Purpose of Review: This article outlines a diagnostic and management approach to pediatric seizures and epilepsy syndromes, and delineates pharmacologic and nonpharmacologic treatment options.
Recent Findings: Progress in tracking of seizures, identifying and addressing medication nonadherence, treatment with novel devices, and clinical decision support algorithms will provide additional management options in the future.
Summary: The management of pediatric seizures and epilepsies presents multiple challenges to the clinician because of nonepileptic imitators, evolving classification approaches, clinical presentations, limited clinical trial data for medications, and the toxicities of therapies. While certain pediatric seizures and epilepsy syndromes respond best to certain medications, early identification of pharmacologically resistant patients who may be candidates for epilepsy surgery is important. Alternative treatment options may include ketogenic diet or vagus nerve stimulation.
Address correspondence to Dr Tracy Glauser, Cincinnati Children’s Hospital Medical Center, 3333 Burnet Avenue, ML2015, Cincinnati, OH 45229, Tracy.firstname.lastname@example.org.
Relationship Disclosure: Dr Glauser serves as a consultant or speaker for Eisai Co, Ltd, GeneDx, Lundbeck, Questcor Pharmaceuticals, Inc, Sunovion Pharmaceuticals, Inc, Supernus Pharmaceuticals, Inc, UCB, and Upsher-Smith Laboratories, Inc. Dr Glauser receives royalty payments for a patent license from AssureRx Health, Inc, has received personal compensation for medical record reviews, and receives multiple grants from the NIH. Dr Loddenkemper serves on the American Board of Clinical Neurophysiology, the Council of the American Clinical Neurophysiology Society, and the Laboratory Accreditation Board for Long Term (Epilepsy and ICU) Monitoring (ABRET). Dr Loddenkemper serves as associate editor for Seizure—European Journal of Epilepsy and received investigator-initiated research support from Eisai and Lundbeck. Dr Loddenkemper receives research and funding support from the American Epilepsy Society, the Center for Integration of Medicine and Innovative Technology/Department of Defense, Children’s Hospital Boston, CURE: Citizens United for Research in Epilepsy, the Epilepsy Foundation of America, Epilepsy Therapy Project, Harvard Medical School, the NIH, and Translational Research Project.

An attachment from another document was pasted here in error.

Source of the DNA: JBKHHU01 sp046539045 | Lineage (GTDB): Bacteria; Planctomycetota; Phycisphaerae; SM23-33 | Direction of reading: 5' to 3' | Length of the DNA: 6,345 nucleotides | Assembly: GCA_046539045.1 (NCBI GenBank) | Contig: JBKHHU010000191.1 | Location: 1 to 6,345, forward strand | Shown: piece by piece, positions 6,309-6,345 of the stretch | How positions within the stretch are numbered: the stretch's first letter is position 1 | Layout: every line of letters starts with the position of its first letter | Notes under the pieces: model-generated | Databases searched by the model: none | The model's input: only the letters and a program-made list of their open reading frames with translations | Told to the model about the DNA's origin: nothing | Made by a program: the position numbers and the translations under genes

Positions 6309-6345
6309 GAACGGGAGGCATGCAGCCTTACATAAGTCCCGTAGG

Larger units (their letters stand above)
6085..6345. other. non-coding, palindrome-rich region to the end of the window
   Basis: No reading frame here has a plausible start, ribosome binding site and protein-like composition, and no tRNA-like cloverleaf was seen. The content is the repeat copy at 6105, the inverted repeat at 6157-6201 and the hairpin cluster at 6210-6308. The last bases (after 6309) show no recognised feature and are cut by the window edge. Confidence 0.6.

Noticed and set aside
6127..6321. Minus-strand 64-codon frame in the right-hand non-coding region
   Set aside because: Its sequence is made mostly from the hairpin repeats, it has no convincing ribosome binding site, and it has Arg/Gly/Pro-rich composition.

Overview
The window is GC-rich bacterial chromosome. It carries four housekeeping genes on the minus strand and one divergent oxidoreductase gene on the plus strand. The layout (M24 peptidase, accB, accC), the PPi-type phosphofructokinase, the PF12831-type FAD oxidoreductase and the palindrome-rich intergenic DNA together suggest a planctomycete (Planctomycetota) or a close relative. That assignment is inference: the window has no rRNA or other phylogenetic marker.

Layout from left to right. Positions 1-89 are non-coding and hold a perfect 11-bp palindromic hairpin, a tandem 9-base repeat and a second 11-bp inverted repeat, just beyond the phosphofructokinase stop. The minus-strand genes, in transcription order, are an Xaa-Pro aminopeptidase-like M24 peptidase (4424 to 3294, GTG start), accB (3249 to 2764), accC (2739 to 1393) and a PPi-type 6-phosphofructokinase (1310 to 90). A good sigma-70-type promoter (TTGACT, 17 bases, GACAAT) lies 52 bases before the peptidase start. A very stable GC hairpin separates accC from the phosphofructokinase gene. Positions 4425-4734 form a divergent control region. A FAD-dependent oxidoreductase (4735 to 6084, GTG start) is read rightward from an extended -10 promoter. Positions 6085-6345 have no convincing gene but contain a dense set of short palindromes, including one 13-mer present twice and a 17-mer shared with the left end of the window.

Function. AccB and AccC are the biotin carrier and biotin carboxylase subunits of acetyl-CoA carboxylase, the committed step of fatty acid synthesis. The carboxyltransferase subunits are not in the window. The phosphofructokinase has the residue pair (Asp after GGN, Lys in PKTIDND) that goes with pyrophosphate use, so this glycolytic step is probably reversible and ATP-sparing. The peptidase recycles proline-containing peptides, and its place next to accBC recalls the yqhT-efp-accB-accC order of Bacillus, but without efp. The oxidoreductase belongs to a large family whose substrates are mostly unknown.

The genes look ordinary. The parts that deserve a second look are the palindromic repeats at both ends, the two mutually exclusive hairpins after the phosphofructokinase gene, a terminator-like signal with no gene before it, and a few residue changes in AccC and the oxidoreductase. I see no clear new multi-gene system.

Unlabeled Use of Products/Investigational Use Disclosure: Drs Glauser and Loddenkemper discuss the unlabeled use of epilepsy medications and epilepsy treatment options, all of which are limited to certain age ranges including infants and/or children.